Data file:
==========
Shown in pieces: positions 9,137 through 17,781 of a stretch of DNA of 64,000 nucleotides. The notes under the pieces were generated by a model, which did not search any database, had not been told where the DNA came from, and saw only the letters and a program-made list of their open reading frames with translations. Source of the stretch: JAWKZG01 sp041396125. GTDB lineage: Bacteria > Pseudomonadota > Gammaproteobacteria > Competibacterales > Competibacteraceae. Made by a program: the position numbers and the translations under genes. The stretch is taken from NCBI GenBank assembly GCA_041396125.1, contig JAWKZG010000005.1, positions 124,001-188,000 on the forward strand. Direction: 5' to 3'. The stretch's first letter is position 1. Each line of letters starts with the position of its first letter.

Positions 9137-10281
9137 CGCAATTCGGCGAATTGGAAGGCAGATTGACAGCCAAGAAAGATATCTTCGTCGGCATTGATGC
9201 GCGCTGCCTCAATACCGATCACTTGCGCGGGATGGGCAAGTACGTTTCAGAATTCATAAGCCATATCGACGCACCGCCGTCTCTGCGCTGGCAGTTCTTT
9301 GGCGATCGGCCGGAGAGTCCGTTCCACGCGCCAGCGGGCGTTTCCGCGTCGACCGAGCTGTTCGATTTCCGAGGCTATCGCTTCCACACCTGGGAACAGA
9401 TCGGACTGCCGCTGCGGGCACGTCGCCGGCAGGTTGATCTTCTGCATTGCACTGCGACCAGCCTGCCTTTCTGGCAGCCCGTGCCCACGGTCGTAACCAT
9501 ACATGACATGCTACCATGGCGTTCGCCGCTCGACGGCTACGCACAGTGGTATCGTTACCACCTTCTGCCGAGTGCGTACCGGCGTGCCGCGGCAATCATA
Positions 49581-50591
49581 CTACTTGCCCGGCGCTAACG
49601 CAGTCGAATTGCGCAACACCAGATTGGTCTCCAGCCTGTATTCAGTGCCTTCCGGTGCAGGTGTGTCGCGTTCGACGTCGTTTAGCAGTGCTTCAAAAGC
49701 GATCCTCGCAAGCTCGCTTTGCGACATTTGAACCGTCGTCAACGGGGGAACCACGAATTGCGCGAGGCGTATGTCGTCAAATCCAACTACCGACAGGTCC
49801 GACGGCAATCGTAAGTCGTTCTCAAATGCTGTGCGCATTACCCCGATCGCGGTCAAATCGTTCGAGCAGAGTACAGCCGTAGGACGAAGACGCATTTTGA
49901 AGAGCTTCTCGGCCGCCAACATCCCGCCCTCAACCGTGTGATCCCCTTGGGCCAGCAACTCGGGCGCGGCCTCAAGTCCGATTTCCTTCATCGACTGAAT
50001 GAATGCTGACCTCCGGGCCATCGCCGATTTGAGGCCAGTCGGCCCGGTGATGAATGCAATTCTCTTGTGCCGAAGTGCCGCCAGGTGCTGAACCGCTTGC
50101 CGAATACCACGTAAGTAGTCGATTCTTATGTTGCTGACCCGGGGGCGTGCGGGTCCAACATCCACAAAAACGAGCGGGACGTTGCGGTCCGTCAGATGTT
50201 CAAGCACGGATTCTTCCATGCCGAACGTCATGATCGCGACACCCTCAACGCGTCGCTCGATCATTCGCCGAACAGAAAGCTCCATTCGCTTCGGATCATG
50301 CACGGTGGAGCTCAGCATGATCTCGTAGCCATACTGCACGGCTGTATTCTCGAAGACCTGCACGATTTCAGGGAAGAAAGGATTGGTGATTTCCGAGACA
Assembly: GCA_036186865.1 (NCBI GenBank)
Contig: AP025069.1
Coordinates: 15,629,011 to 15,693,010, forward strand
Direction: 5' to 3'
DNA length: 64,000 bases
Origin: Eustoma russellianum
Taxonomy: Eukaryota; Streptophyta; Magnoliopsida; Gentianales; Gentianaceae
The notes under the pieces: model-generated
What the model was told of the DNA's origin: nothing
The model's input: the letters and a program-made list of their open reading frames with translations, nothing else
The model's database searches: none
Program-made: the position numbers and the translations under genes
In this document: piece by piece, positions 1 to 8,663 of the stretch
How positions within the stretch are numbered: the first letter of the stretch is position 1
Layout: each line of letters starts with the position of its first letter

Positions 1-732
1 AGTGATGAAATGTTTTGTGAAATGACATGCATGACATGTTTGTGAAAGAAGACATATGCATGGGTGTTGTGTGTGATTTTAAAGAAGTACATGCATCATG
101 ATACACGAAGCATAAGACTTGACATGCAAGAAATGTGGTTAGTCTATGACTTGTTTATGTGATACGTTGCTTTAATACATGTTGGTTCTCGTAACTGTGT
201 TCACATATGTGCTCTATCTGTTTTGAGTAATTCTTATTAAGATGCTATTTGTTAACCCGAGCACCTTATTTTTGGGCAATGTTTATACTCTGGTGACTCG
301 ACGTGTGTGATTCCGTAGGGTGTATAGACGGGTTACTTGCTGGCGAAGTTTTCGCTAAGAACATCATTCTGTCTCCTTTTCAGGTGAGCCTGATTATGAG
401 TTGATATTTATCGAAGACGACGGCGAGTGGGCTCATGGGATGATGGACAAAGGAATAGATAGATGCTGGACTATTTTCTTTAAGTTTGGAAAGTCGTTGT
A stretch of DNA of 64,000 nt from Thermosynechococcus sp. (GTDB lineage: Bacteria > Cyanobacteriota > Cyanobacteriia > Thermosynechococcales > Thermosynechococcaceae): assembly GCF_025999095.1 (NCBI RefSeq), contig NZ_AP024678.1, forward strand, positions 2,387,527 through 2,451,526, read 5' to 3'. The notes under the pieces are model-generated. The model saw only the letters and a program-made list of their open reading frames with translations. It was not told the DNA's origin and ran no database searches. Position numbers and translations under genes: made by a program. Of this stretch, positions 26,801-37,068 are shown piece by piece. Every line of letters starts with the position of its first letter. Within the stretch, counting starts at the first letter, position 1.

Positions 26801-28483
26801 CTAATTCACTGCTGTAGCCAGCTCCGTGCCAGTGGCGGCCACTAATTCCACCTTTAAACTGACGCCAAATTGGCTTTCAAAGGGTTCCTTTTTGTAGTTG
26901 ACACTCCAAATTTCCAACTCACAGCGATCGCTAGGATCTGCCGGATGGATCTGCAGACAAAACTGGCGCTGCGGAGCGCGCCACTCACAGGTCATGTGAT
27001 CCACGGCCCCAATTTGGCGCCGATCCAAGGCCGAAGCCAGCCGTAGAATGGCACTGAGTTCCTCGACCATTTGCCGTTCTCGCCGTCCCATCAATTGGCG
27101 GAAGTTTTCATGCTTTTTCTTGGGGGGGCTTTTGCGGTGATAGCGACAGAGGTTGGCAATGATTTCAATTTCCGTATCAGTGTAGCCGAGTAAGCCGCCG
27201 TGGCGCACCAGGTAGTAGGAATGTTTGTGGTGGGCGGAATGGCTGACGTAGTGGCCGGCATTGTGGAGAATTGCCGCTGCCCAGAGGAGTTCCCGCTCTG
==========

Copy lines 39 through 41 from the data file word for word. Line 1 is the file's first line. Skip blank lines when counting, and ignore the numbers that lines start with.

A stretch of DNA of 64,000 nt from Thermosynechococcus sp. (GTDB lineage: Bacteria > Cyanobacteriota > Cyanobacteriia > Thermosynechococcales > Thermosynechococcaceae): assembly GCF_025999095.1 (NCBI RefSeq), contig NZ_AP024678.1, forward strand, positions 2,387,527 through 2,451,526, read 5' to 3'. The notes under the pieces are model-generated. The model saw only the letters and a program-made list of their open reading frames with translations. It was not told the DNA's origin and ran no database searches. Position numbers and translations under genes: made by a program. Of this stretch, positions 26,801-37,068 are shown piece by piece. Every line of letters starts with the position of its first letter. Within the stretch, counting starts at the first letter, position 1.

Positions 26801-28483
26801 CTAATTCACTGCTGTAGCCAGCTCCGTGCCAGTGGCGGCCACTAATTCCACCTTTAAACTGACGCCAAATTGGCTTTCAAAGGGTTCCTTTTTGTAGTTG